Cheap Hotel Overview: Eastward, Cheapos!

While researching new listings for the upcoming EuropeanHostels.com relaunch, we found our jaws dropping at the concentration of cheap hotels in several cities in Eastern Europe. Here, a brief digest of three cities particularly well suited to cheap sleepers.

Exhibit A: Budapest, which is just about neck and neck with Amsterdam in terms of cheap hotel numbers. We’ve identified 150 cheap sleeps in the Hungarian capital with nightly rates between €6 and €75. Perhaps it’s the city’s steamy baths that are fueling the demand for cheap beds. Whatever the explanation, it’s a budget traveler’s town, and it’s also a cheap city to reach from within Europe. We found some one-way fares on Wizzair from Frankfurt Hahn for fares as low as €33, including taxes and fees.

Dubrovnik, Croatia’s Dalmatian jewel, boasts 60 hostels and hotels with rates between €10 and €45. With rates like these, you should have plenty of dough left over to try Croatian specialities like girice and kamenice. Low-fare carriers flying to Dubrovnik include SkyEurope, Germanwings, Norwegian Air Shuttle, clickair, and flybe.

Sofia, the Bulgarian capital, clocked in with about 40 budget accommodations, which puts it in the same league as Vienna and Frankfurt. Rates at these 40 hotels fall between €7 (!) and €65 throughout the spring, when you can stroll down the shop-lined bulevard Vitosha and rest your feet (and wallet) in Yuzhen Park. Low-fare airlines flying to Sofia include SkyEurope, Wizz Air, Germanwings, and MyAir.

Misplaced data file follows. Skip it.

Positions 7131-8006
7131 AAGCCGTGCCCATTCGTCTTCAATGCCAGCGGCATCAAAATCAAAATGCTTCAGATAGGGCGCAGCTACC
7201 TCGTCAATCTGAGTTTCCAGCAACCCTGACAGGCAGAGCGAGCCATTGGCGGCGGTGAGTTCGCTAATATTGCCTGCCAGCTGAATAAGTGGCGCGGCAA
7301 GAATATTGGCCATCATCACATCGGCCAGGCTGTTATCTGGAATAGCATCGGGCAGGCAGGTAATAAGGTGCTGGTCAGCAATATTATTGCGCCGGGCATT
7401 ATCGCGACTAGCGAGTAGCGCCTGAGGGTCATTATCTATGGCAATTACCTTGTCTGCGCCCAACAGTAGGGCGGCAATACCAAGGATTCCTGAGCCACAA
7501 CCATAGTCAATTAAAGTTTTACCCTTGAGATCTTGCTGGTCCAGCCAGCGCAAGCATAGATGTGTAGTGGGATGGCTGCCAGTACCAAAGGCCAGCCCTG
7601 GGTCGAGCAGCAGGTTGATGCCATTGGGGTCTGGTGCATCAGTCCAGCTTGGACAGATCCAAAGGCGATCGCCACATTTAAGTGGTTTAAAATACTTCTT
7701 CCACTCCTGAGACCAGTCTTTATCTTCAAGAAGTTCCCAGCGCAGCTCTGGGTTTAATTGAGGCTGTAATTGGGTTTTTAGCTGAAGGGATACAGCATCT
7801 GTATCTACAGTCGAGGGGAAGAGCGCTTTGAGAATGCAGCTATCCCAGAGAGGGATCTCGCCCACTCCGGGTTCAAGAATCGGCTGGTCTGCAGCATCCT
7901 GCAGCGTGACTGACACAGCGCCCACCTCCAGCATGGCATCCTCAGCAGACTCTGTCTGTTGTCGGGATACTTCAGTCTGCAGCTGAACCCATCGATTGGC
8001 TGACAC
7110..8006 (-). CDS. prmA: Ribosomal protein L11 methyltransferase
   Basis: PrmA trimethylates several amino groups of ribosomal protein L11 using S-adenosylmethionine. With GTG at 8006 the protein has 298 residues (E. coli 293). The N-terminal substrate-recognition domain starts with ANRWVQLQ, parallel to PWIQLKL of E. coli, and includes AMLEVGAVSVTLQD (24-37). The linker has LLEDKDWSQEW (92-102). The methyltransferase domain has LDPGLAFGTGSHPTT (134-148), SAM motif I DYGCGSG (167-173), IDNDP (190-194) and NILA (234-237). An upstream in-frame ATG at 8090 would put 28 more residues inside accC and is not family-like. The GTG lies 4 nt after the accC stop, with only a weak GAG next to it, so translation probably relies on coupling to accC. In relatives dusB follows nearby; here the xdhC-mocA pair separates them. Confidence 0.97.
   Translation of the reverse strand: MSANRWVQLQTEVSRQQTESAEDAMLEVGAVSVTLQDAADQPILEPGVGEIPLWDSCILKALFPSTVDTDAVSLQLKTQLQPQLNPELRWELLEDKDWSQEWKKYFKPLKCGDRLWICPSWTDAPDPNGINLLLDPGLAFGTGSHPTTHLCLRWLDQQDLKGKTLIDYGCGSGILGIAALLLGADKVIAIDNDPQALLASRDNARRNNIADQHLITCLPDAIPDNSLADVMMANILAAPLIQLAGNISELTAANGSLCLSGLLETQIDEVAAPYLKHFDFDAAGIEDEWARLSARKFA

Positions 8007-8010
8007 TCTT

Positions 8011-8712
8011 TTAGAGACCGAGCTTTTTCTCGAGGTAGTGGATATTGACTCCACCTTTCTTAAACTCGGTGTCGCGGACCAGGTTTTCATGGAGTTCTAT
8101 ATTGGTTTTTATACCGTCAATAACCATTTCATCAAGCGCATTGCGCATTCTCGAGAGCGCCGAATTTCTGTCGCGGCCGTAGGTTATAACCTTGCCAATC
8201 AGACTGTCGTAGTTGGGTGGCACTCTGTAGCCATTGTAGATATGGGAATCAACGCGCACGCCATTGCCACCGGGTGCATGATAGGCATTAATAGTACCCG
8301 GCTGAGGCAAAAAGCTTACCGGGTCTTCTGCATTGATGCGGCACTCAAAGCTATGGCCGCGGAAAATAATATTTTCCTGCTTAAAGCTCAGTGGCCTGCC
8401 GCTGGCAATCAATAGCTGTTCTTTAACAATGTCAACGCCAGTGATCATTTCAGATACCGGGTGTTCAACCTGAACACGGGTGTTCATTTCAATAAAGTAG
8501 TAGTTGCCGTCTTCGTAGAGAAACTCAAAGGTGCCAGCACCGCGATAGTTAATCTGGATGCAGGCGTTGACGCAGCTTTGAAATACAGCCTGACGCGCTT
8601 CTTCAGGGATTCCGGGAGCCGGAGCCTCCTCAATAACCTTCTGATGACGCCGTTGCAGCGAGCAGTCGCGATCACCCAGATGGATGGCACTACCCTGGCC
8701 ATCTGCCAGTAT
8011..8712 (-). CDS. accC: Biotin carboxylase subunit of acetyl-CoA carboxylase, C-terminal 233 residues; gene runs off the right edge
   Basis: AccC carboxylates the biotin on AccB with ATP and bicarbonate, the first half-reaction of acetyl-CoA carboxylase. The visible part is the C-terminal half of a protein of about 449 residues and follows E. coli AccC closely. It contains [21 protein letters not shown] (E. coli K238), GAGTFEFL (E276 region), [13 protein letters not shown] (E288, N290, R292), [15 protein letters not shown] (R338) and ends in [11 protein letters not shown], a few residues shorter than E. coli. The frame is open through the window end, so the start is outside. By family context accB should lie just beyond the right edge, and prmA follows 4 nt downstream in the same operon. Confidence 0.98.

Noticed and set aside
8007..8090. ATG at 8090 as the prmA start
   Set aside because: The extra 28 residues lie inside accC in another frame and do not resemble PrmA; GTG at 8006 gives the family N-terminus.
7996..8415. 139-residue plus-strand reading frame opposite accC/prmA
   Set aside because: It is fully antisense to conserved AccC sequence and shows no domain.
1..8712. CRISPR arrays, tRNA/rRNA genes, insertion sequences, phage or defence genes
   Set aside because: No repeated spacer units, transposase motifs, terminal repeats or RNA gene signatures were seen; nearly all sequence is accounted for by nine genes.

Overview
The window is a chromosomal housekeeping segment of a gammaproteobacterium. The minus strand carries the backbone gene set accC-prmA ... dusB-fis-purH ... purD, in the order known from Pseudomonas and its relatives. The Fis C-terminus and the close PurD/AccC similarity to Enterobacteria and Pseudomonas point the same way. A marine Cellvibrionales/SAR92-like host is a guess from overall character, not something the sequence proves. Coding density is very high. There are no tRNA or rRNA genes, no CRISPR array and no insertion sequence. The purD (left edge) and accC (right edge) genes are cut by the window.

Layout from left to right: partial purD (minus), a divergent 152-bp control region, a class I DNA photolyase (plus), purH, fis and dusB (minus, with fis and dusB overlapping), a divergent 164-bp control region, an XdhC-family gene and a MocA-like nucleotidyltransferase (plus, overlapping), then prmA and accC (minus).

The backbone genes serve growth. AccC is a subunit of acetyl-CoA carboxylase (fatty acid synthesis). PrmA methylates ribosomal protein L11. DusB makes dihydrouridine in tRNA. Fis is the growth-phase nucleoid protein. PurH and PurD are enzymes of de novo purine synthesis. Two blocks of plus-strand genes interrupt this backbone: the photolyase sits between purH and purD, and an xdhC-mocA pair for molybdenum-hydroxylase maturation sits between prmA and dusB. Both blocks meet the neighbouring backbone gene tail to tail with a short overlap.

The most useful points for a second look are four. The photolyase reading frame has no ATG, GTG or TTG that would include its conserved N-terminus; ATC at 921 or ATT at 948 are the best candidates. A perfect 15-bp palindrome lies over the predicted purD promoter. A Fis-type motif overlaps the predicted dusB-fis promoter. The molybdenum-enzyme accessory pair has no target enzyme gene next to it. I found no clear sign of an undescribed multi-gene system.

About the author

TJ developed a taste for travel while living (and ostensibly) studying in Rome. He soon began catching bargain-basement Ryanair flights to various European destinations, where he would immediately scope out the dodgiest bar upon arrival. (He also saw some art along the way.) After returning to SUNY Albany, he developed an independent study in travel writing, which was mostly an excuse to drive cross-country. The 7200 mile trip, made in 11 days with two friends in a very small red car, culminated in a collection of essays called MOVE!, which he describes as incredibly self-indulgent and quite un-publishable. After moving to Manhattan, he found his way to EuroCheapo and has spent most of his time writing reviews for the New York City listings.
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